Mom with dementia made the mistake of naming my devious brother POA AND executor! She wants it changed now, is that possible?

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Mom lives with me now, and my brother "decided" on the amount of money he sends me for her support. (about one fifth of her monthly SS and other income!) I suppose he can do that legally because he's the POA. But now mom wants things changed because of his deviousness. I've already been to an attorney several weeks ago, and he's done nothing! Should I find a different lawyer? My brother and I don't get along at all - as the executor of her estate is he able to change her will? He's angry with me and keeps saying things like "payback". Is there anything I can do? It feels like he's got everything sewed up! I think he's pocketing all the rest of her monthly income, but there's no "watchdog"! How could this scenario be possible? It's a travesty.

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Take your mom to a neurologist for an evaluation. Tell the neurologist what is going on and request that he/she evaluate your moms competency to turn over POA to you or whomever she wants. That way, assuming the answer is 'yes', you have a medical practitioner on your side.
Good luck to you. Been through the greedy relative thing... it ain't pretty.
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Rosebud58- How competent is your mother? Is she able to sign documents legally? That would dictate if she can legally change her POA designee. Ask her doctor what stage he feels she is in, then act accordingly. If she is still competent, then by all means, go to any attorney and have a new POA appointed. As for family members who lash out at others trying to help their parent(s), they will get "paid back" in the end. God bless...
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It is absolutely astonishing how often this is happening and all due to greed.
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While it's not necessary to take this to the original lawyer that put together the POA, it might help make the process easier, since that one has records of the first one, and may even remember Mom..
You said she has dementia?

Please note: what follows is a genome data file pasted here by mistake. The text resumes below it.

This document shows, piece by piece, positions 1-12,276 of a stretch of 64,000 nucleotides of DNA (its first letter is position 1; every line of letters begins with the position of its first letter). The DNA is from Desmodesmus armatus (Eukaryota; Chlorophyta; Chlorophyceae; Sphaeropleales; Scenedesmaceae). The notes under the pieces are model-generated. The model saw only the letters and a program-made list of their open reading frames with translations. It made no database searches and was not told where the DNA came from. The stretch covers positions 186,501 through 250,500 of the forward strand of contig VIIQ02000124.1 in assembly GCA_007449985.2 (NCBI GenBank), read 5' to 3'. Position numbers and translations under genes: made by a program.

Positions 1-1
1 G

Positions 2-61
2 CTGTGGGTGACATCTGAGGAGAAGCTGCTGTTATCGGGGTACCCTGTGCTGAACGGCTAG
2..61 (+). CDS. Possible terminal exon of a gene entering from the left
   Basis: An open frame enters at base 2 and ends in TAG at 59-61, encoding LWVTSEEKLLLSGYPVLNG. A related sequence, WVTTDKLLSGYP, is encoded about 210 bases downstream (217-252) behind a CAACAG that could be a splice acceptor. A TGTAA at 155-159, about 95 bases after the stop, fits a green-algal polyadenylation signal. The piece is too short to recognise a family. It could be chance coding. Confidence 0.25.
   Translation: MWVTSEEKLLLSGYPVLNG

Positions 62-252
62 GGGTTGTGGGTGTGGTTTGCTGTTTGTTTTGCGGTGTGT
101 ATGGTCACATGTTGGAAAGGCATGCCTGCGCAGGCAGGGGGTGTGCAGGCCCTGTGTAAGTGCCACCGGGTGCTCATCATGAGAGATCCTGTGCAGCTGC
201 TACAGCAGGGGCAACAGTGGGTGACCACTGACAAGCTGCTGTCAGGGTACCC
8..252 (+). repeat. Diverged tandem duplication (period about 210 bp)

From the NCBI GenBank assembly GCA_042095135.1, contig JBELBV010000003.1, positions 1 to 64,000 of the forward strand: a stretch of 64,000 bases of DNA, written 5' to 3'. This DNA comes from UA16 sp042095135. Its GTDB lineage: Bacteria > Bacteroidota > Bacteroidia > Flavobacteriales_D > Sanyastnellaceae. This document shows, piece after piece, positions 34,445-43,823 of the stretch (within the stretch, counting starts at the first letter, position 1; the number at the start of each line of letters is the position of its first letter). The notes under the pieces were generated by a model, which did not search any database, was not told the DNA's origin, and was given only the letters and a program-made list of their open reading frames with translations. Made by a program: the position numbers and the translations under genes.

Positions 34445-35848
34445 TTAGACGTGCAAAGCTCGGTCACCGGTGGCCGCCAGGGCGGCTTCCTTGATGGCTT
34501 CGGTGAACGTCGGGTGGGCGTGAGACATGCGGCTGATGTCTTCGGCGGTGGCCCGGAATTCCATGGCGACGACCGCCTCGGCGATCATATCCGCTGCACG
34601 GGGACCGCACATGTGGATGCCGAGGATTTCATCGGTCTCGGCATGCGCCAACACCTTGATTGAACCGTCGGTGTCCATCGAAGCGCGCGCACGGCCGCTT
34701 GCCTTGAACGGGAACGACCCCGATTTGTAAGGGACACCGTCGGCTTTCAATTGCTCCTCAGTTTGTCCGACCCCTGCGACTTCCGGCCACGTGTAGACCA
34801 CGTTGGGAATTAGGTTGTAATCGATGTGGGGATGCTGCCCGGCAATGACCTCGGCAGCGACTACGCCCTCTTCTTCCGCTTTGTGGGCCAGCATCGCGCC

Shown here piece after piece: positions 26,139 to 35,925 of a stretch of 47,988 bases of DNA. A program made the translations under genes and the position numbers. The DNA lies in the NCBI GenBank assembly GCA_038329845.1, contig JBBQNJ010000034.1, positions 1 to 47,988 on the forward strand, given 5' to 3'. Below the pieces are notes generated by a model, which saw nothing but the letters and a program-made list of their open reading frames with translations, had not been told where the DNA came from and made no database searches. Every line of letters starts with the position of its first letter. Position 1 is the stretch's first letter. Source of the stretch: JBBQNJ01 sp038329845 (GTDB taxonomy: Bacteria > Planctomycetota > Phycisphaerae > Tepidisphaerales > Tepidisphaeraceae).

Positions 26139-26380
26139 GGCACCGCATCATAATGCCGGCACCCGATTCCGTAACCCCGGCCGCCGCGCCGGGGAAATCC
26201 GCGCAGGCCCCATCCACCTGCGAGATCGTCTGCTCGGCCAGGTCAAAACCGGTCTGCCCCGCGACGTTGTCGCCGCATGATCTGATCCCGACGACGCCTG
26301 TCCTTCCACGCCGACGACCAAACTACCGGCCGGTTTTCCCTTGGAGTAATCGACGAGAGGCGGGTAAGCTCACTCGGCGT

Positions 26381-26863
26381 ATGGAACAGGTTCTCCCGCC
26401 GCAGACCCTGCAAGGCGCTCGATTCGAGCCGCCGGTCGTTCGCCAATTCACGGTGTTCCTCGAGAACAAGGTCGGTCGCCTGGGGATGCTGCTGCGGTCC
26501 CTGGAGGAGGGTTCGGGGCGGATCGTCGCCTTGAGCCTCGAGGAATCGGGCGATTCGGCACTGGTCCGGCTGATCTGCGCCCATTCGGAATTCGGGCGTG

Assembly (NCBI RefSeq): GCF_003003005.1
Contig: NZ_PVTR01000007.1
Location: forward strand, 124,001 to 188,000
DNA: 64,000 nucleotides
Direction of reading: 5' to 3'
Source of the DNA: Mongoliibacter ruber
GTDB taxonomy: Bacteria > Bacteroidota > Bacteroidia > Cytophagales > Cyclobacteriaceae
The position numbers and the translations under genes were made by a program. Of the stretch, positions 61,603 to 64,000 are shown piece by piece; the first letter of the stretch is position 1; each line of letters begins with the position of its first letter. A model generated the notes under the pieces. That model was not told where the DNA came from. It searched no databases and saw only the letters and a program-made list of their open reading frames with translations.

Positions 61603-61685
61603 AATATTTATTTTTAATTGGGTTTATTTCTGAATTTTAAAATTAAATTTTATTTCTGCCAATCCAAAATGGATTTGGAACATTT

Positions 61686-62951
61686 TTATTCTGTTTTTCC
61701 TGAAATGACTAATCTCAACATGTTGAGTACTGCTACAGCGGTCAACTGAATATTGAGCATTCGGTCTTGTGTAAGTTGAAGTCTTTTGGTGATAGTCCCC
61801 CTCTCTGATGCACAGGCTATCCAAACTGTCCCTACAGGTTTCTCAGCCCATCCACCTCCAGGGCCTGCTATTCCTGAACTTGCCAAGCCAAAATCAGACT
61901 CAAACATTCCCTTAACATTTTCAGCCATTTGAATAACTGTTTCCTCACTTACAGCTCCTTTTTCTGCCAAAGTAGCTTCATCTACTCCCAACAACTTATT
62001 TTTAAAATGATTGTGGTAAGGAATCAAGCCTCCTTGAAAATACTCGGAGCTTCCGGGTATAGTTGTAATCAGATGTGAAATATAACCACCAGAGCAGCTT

Has she been declared incompetent to make decisions, by a Doctor?
Even then, there are ways to get it changed.
==Particularly if the current POA is misusing her SSI check income.
==Particularly since you are providing more than half her care?
[housing, meals, transportation, clothing, supplies, etc.?? costs that are half or more of what brother sends? ]
==You are keeping a record of her behaviors, lucidity, daily events?
==You are keeping records of money you spend on her health, welfare, upkeep?
GOOD!
Now, your brother needs to cough up records of what he is doing with the rest of her income?
It's not his to keep. It's Mom's.
He can manage it, but not use it--withholding it, or using it for himself, is wrong...if Mom has needs not being met because he is keeping hold of her money, he is not acting in her best interests; if OTH, he has been putting it into an account to gain interest, so it lasts longer for her long-term care, that might be different..

Social Security really dislikes when someone takes money from those receiving SSI or SSDI. That might be considered defrauding the government, and/or theft from a fragile elder--elder financial abuse?

You need help.
Talk with Social Security Admin, in person--at that office closest to you.
Bring what records you have for finances.
Bring Mom, if you can, so she is there to tell them you are OK to interact with them on her behalf--that can be written into her SSA records, for future reference--and it can be done without a POA.
BTW--IF she is able to get a new POA written up by any lawyer, she can
...and it will automatically supersede the older one naming brother-
---but he might try to contest that, on grounds of Mom's dementia-
--so IF Mom has NOT been legally declared incompetent yet, NOW is your window of opportunity.
He could still try to contest that, because of the diagnosis, & possibly could win--but you still have a trump card:
IF he pushed that, you could simply tell the judge to put the POA into the State's hands...have a 3rd party POA manage Mom's finances.
Those are legally bound to do it right, and, I believe, are Bonded, so if they screw up, there is some recompense. With your Brother taking the lion's share, there's no recompense--he's probly already spent it.

Start with SSA office, then go from there...you will likely need a lawyer, one way or another. You will need records of her finances--proofs from the SSA what Mom's checks have been, vs. how much brother has sent you for Mom's upkeep.
Also, bring bills you have paid, receipts, etc., showing how much Mom living with you costs.
Also, bring some comparable costs of keeping Mom in a facility.
That usually shows how much you COULD be charging her estate to pay for her being under your roof!!

Please keep us posted!